Over the last few years, there has been much discussion around student loans and the possibility of broad student loan forgiveness, particularly amid the COVID-19 pandemic. As noted in our previous student loan forgiveness update, one of former President Donald Trump’s last acts before leaving office was to extend the pause on federal student loan payments through January 31, 2021. One of President Joe Biden’s first acts upon taking office was to extend that pause even further.
Student Loan Debt: By the Numbers
According to one source, student loan debt in the U.S. is now at $1.749 trillion. The average federal student loan debt balance per person is $37,113, including private loan debt that can increase to as high as $40,904. It is further estimated that 43.4 million borrowers have federal student loan debt, and the average public university student borrows over $30,000 in attaining a bachelor’s degree.
According to an analysis by the Federal Reserve Bank of New York, nearly 37 million borrowers have not been required to make any payments on their student loans since March of 2020. The total amount of waived payments is estimated to be worth $195 billion. Further, most borrowers made no payments during the pandemic era forbearance period.
States have looked to take a more targeted approach to student loans.
In New York, S5794 would establish a Student Loan Borrower Bill of Rights to protect borrowers and ensure student loan servicers act more as loan counselors than debt collectors.
Some Minnesota lawmakers also hope to implement a Student Loan Borrower Bill of Rights. Under SF 1502, a student loan servicer must not:
- Attempt to mislead the borrower;
- Engage in unfair or deceptive practices;
- Knowingly or negligently misapply student loan payments or provide inaccurate information to a consumer reporting agency;
- Fail to report payment loan information to consumer reporting agency;
- Refuse to communicate with an authorized representative of the borrower;
- Violate laws; or
- Misrepresent the availability of student loan forgiveness for which the servicer has reason to know the borrower is eligible.
In Washington, Gov. Jay Inslee recently signed legislation establishing a state student loan program. Under HB 1736, the Washington Student Achievement Council (WSAC) must administer the Washington Student Loan Program in consultation with the State Treasurer and State Investment Board. The below program features must be included in the program:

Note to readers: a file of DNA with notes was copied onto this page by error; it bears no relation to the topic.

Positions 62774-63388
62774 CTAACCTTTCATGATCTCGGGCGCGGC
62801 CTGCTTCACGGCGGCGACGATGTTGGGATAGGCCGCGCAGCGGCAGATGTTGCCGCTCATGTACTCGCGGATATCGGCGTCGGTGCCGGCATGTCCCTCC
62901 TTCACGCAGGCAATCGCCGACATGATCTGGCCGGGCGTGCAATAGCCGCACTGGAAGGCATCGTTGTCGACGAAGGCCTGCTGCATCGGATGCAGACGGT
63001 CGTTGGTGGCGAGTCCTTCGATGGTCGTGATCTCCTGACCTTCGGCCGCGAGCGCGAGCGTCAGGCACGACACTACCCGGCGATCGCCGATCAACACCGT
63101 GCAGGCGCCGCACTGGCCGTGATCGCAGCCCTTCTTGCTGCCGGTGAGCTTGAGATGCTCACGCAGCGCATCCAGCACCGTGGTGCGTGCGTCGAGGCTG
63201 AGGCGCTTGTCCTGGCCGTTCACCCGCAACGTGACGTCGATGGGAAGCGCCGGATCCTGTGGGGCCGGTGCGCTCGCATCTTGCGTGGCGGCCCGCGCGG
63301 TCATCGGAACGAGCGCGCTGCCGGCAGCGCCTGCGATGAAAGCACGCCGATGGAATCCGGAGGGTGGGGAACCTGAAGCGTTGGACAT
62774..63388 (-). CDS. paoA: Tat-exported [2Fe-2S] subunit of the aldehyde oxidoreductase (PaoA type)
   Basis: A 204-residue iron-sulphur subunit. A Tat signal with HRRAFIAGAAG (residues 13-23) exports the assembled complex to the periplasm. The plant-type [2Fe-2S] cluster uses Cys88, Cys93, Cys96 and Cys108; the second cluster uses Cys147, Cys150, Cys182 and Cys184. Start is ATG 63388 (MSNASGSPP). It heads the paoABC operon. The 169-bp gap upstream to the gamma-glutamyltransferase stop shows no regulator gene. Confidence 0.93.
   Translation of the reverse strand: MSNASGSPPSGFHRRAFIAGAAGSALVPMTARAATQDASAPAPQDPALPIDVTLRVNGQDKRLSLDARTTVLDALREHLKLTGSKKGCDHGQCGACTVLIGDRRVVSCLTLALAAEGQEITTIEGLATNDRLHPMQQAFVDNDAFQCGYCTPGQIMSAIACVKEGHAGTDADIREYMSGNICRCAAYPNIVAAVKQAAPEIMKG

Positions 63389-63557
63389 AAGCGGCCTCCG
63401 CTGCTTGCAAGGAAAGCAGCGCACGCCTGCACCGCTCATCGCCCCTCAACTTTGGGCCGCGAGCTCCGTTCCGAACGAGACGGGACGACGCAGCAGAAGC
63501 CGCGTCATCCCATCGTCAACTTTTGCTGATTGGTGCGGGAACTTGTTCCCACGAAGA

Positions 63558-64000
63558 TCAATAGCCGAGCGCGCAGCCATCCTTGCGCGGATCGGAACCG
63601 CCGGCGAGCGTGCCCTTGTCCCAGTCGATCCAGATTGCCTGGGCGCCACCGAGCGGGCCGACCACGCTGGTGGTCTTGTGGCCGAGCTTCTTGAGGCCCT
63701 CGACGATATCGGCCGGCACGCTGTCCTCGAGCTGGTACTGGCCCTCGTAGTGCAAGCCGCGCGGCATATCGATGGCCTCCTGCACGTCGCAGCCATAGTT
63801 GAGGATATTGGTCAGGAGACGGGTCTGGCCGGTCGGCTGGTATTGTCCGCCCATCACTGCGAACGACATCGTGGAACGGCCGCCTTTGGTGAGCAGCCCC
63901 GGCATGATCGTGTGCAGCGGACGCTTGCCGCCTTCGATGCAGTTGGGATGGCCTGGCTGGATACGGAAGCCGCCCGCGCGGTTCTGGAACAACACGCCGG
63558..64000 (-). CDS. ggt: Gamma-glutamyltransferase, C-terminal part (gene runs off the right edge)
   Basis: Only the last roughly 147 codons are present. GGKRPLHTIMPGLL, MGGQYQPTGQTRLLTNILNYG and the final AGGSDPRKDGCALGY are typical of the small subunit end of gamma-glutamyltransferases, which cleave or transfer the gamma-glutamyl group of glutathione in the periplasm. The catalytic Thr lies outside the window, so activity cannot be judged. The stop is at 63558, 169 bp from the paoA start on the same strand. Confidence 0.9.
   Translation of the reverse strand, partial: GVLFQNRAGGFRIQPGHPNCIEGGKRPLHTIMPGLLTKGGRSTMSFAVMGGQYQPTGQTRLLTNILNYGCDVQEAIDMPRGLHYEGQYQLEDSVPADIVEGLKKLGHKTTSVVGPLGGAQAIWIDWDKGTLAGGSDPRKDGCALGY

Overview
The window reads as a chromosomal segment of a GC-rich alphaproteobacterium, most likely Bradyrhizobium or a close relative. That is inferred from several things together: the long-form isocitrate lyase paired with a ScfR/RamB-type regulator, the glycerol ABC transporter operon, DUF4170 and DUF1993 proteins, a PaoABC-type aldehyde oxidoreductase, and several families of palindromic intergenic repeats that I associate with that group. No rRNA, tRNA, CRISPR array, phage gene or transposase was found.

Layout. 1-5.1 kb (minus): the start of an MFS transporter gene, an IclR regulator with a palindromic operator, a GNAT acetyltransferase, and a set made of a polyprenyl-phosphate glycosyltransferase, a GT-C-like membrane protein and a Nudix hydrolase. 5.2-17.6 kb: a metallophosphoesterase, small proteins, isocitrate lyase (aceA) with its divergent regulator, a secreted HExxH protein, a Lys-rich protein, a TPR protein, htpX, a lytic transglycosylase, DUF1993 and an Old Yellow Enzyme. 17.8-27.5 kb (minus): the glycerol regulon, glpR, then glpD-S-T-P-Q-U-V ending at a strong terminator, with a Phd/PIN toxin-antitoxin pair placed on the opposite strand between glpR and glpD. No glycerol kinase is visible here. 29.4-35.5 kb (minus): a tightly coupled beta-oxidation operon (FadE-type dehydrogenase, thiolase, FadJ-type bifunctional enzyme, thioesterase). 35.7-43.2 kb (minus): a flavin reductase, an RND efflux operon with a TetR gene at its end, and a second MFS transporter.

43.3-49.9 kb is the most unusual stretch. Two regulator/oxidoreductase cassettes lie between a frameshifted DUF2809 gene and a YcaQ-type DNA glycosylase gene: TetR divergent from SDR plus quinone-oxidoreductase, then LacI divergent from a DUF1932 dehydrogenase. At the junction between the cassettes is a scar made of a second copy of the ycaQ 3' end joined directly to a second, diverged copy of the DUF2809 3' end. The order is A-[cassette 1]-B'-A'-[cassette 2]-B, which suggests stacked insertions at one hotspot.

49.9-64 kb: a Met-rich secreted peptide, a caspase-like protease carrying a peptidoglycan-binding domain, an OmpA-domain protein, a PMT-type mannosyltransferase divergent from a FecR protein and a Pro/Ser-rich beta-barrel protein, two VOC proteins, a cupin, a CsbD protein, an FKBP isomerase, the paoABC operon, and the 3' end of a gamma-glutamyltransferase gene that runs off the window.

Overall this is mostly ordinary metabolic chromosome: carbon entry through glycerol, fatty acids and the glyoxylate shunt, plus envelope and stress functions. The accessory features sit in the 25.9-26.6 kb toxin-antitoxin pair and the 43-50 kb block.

- A low-interest rate that is below current federal subsidized student loan interest rates, with one option being a 1 percent interest rate;
- The distribution of loans between graduate and undergraduate students; loan terms and rules, including loan limits, grace periods, and minimum postsecondary enrollment standards;
- Terms and administration of repayments, including repayment options, income-based repayment plans, and loan forgiveness;
- Types and characteristics of borrowers permitted to participate in the program; and
- An appeals process that resolves appeals within 90 days of receipt
Recent Federal Action
The U.S. Department of Education announced on April 6, 2022, another extension of the pause on student loan repayment, interest, and collections through August 31, 2022. In the announcement, the Department noted that they had provided over $17 billion in targeted loan relief to more than 700,000 borrowers in the last year. President Biden faces additional pressure from fellow Democrats and various advocacy groups to take further actions, such as broadly canceling $50,000 of student loans per borrower. President Biden himself, in the past, has called on Congress to pass legislation canceling $10,000 per borrower.
Action taken over the last year by the current Administration includes:
- Revamping the Public Service Loan Forgiveness program in October, which has already allowed the Department to identify more than 100,000 borrowers eligible for $6.4 billion in loan relief. As part of that effort, the Department implemented a Limited PSLF Waiver to count all prior payments made by student borrowers toward PSLF, regardless of the loan program. Borrowers working in public service that have not yet applied for PSLF should do so before October 31, 2022, and can find out more at StudentAid.gov/PSLF.
- Providing $7.8 billion in relief for more than 400,000 borrowers with a total and permanent disability.
- Approving $2 billion in borrower defense claims to approximately 107,000 borrowers, including extending full relief to approved claims and approving new types of claims.
- Providing $1.26 billion in closed school discharges to 107,000 borrowers who attended the now-defunct ITT Technical Institute.
- Helping 30,000 small business owners with student loans seeking help from the Paycheck Protection Program.